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The dedication was to St Blaise.
A bull of Pope Urban III of 1186, which listed the churches dependent on the parish church of San Lorenzo in Damaso, probably mentions this one as Ecclesia Sancti Blasi Achariorum. This is the earliest possible historical reference.
Later on, the church had the name de Scorticlariis. The name de Fossa occurs firstly in the 15th century; the word is Latin for ditch or trench. However, alternative contemporary names were de Trivio and alla Pace.
There was a restoration in 1541.
In 1569 it was mentioned as still dependent on San Lorenzo, as it did not have its own font. However, in 1626 it acquired the territory of the suppressed parish of San Nicola dei Lorenesi and became a full parish for exactly a century. Meanwhile, there was another restoration in 1658.
In 1726 the parish was suppressed and the territory divided between Santi Simone e Giuda and San Tommaso in Parione, whereupon the church was restored again and handed over to a confraternity of warehousemen (Confraternita dei Magazzinieri).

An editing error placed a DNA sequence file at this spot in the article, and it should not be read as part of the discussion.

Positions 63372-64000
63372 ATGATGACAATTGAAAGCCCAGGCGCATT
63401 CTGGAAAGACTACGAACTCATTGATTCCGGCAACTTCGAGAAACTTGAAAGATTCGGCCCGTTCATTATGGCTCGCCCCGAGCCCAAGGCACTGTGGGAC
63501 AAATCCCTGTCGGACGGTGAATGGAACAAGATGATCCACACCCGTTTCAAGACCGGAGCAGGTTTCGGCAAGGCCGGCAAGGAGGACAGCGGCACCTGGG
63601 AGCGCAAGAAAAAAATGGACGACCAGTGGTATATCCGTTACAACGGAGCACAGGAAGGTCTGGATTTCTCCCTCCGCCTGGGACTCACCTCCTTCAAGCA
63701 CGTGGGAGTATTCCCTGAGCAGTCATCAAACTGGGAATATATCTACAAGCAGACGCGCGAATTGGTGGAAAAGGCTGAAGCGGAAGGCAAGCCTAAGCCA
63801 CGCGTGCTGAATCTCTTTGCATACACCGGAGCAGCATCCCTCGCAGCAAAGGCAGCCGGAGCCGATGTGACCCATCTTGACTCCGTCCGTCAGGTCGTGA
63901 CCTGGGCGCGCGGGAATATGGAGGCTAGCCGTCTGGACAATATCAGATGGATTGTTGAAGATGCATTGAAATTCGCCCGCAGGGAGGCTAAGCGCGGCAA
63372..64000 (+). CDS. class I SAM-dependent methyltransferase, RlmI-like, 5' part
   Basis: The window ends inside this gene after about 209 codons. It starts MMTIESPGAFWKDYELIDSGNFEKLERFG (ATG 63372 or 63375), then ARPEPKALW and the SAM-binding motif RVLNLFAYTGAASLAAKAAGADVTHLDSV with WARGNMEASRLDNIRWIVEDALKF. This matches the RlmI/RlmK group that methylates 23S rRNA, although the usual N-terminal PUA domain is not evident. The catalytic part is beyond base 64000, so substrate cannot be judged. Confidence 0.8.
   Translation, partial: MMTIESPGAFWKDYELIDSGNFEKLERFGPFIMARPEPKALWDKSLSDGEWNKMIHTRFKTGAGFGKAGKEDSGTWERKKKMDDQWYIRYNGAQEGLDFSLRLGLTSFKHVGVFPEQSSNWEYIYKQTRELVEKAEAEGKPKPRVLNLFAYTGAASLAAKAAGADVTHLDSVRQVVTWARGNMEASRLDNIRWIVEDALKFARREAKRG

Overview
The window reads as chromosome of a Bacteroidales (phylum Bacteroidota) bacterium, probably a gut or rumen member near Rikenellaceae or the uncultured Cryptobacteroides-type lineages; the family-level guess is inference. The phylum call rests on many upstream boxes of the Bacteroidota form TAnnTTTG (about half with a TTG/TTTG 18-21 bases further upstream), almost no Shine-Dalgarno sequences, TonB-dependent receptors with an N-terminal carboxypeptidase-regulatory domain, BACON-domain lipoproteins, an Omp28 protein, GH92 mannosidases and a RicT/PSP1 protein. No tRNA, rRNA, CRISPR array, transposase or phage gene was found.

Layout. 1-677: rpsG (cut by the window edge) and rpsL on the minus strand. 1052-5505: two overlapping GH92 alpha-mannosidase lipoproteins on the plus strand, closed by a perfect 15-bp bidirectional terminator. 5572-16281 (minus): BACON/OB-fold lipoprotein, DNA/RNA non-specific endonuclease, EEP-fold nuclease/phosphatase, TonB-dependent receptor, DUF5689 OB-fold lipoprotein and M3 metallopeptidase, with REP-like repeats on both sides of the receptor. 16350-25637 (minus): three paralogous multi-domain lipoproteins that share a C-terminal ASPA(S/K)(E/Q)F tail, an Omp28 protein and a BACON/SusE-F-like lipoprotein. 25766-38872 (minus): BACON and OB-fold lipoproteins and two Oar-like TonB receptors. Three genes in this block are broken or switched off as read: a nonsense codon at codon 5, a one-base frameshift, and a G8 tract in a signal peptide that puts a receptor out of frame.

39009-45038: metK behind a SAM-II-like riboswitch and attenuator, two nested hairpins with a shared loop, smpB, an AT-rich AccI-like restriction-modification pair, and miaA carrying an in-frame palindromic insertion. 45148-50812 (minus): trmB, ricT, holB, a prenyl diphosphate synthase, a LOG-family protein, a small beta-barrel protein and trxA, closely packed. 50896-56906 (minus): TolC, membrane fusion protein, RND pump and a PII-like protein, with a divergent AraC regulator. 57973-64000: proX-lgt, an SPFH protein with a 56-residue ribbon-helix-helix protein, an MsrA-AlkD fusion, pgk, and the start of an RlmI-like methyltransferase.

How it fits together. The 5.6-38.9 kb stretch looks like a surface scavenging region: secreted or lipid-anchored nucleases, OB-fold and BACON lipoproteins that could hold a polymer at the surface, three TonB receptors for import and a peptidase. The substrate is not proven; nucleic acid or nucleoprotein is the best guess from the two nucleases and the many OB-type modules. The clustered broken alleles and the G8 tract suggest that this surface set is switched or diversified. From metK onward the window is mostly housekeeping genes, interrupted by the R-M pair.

By the time of the Nolli map of 1748 the confraternity in possession was known as the Confraternita degli Osti, and the Vasi Itinerary reveals that the members were involved in the wine trade, both wholesale and retail.
The church was deconsecrated during the French occupation, and demolished in 1813 because of its poor condition.
The church was to the west of the south end of the Vicolo degli Osti which preserves the name of the confraternity. The entrance was on this vicolo, and the left hand wall was along the street to the west.
When the church was demolished the opportunity was taken to widen the street and so extend the piazza, so the street frontage of the modern building now there runs approximately along the major axis of the church.
This was a long church in proportion to its width, and was not very small in floor area. There were two pilasters on each side wall supporting the ceiling and flanking the two side altars, and a truly tiny apse which must have been completely filled by the main altar.
The 1658 restoration provided a fresco over the entrance featuring the patron saint, executed by Paolo Guidotti . He was also responsible for the altarpiece of the right hand side altar, depicting St Nicholas Venerating the Madonna and Child, while a disciple of his was responsible for the main altarpiece showing St Blaise Removing a Bone from the Throat of a Child. The left hand side altar had an altarpiece showing Our Lady of Sorrows which was a copy of a work by Annibale Carracci.